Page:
Dark Skies on Waternish
Prepared in a personal capacity for us by Dr Simon Hodgkin of the Astronomical Survey Unit, Institute of Astronomy, Cambridge.
Truly dark skies are only found far away from the urban concentrations where most of us live. From a city centre location we are lucky to see even 100 stars, while under a dark sky we can easily see stars in their thousands, dominated by our own Galaxy, the Milky Way, stretching across the celestial hemisphere.
Skye is one of the darkest sites in the whole of Europe, and Waternish one of the darkest places on Skye, without a single street light on the whole Peninsula. Standing outside the Stein Inn, the nearest streetlamp is in Dunvegan, some 5 and a half miles distant as the crow flies. From the northern tip of Waternish, at Waternish Point, it’s almost 12 miles. In fact the nearest streetlights that can be seen from Waternish on a clear night are in Lochmaddy which is 22.5 miles away across the Minch on the Outer Hebrides.
Apart from the Moon and the stars and the Milky Way, at a truly dark site, the dominant contributor to the sky brightness is from Zodiacal light, seen as a triangle of light rising from the horizon and pointing along the Ecliptic plane. It is best observed just after evening twilight in the west, or in the morning eastern sky. Zodiacal light is just sunlight scattered by fine dust in our solar system, so it is aligned with the planets of the Solar System. Most people have never seen Zodiacal light, let alone Gegenschein (counter-glow), which is a very faint brightening from the same dust at a point directly opposite the Sun.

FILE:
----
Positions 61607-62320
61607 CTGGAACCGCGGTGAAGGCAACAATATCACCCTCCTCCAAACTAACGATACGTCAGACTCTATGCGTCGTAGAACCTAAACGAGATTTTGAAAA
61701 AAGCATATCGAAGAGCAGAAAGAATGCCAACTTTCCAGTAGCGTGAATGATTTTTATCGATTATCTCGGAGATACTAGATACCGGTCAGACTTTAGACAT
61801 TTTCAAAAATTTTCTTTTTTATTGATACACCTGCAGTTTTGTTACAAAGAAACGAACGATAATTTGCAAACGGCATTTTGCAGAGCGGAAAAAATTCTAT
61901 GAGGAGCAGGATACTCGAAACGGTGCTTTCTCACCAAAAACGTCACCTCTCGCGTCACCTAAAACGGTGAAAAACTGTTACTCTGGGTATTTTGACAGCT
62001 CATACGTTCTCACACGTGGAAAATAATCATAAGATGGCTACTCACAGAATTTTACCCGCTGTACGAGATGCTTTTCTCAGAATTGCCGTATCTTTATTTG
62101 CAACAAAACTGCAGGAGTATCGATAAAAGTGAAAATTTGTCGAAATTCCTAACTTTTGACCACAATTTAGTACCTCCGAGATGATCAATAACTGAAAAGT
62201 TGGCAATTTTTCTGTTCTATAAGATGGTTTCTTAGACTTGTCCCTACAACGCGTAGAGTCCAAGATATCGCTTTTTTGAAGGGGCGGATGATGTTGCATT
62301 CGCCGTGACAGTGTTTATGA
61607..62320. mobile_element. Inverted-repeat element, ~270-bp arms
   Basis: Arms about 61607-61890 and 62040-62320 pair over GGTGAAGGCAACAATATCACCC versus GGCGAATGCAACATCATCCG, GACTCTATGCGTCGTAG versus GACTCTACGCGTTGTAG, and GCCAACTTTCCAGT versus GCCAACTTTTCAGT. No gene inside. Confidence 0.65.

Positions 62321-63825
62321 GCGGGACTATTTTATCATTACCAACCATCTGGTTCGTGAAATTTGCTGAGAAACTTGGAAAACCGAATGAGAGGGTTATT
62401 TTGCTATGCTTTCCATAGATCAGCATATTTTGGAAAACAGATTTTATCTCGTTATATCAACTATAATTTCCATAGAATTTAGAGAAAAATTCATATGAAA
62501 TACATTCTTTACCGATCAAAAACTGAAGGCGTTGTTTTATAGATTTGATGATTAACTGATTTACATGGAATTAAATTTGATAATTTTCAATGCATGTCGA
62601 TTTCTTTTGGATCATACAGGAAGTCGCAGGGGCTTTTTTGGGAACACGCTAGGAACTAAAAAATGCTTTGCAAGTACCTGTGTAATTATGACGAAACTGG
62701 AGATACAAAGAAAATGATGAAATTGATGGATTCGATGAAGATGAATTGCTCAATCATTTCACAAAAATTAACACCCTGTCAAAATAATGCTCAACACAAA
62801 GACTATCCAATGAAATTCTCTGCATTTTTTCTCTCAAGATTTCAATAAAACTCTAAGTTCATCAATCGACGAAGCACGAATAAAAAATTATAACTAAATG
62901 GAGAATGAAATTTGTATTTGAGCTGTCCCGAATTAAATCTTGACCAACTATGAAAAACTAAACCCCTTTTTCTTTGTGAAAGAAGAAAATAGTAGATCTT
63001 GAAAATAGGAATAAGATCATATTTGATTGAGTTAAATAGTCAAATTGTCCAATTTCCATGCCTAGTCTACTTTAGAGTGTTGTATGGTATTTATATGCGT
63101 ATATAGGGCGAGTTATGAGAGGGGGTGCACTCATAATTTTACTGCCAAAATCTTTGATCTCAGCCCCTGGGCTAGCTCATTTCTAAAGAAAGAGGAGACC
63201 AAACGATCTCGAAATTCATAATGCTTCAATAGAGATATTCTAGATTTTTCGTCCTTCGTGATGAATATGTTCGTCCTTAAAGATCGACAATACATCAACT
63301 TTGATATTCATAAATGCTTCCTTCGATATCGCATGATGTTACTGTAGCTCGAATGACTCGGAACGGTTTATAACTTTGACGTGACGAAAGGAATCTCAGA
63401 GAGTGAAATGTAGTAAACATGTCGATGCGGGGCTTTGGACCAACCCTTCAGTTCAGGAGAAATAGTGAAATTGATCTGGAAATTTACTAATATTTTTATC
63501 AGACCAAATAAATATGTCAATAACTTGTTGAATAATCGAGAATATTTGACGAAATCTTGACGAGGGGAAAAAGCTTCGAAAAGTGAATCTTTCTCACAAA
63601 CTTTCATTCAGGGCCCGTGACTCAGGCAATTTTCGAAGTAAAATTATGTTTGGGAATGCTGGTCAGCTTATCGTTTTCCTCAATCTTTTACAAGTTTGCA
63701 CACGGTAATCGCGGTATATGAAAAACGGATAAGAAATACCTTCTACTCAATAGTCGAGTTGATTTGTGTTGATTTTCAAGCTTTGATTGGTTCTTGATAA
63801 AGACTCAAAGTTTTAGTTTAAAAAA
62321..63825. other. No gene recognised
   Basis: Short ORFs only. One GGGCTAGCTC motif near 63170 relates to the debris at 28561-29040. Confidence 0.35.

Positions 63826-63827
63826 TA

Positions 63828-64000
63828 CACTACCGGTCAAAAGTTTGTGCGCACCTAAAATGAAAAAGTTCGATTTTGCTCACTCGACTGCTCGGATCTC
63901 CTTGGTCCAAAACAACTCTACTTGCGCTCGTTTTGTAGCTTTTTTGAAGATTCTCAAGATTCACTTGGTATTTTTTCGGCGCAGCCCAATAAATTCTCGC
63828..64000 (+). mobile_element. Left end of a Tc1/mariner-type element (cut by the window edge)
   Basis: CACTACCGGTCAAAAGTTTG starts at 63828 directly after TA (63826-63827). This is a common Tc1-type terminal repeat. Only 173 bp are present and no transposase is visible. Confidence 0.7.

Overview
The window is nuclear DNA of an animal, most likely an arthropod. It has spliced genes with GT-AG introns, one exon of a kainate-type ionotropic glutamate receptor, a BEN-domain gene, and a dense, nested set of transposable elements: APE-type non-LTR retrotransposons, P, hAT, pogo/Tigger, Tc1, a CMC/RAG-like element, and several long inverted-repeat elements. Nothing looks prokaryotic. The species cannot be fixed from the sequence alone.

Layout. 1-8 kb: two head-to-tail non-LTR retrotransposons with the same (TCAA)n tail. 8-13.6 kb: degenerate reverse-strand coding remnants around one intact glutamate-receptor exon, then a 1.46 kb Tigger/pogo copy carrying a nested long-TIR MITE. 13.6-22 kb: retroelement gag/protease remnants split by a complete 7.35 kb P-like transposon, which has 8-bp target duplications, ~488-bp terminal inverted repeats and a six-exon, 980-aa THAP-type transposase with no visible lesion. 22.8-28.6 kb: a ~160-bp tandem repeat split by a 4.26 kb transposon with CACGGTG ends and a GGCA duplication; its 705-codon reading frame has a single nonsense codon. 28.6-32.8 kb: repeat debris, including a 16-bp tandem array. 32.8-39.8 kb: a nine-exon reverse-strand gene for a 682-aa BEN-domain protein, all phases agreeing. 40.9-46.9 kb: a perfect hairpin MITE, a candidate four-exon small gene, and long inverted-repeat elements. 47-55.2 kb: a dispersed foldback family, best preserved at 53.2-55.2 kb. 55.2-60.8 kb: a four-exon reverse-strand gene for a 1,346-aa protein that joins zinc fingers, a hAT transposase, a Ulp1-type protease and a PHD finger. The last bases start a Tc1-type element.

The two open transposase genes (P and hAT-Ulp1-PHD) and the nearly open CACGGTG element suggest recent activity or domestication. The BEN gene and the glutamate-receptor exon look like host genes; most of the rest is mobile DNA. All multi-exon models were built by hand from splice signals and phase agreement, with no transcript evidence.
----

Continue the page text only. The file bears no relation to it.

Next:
Not only is Skye dark, but it is also rather far north – about two-thirds of the distance from the Equator to the North Pole. This means that Skye is very well placed to catch a glimpse of the Aurora Borealis (or Northern Lights). Aurorae form when energetic Solar wind particles collide with and excite Oxygen and Nitrogen in the upper atmosphere (typically at altitudes of 50 miles). The corresponding optical emission is typically visible as a green (or red or blue) diffuse glow, or forming `curtains’ of light. The Earth is orbiting within the extended atmosphere of an active star, and Aurora visibility is usually correlated with Solar activity which follows an 11 year cycle. This year (2010) the Sun is halfway between Solar minimum (which
occurred in 2006) and Solar maximum which is expected around 2011-2013. During Solar maximum we might expect to see strong aurora several times every week above latitudes of 50 degrees, statistically best observable close to the Equinoxes in March and September.
In the Northern latitudes of planet Earth we see strong seasonal dependence on the duration of a night, with the shortest nights around Midsummer in June (also not the best time to observe Aurorae), and the longest nights in mid December. During mid-June, the night sky on Skye never becomes truly dark, and is permanently in twilight, with only a little over four hours passing between sunset and sunrise. Compare this to December, when the winter nights last almost 18 hours (including twilight).
Staring into the dark sky on a winter’s night on Waternish, one is reminded of Olber’s Paradox, which has been attributed to Johannes Kepler in 1610. Why is the night sky dark at all? In a Universe which is infinite we would expect every line of sight to end at the surface of a star – our night sky should be bathed in light! You can imagine an analogous effect when standing in the middle of a large forest looking out – all we can see are the trees, even in a quite finite forest. The accepted mainstream answer seems to have been first proposed by Edgar Allan Poe. He pointed out that, the age of the Universe is a significant factor, and that light can only have reached us from a distance corresponding to the age of the oldest stars.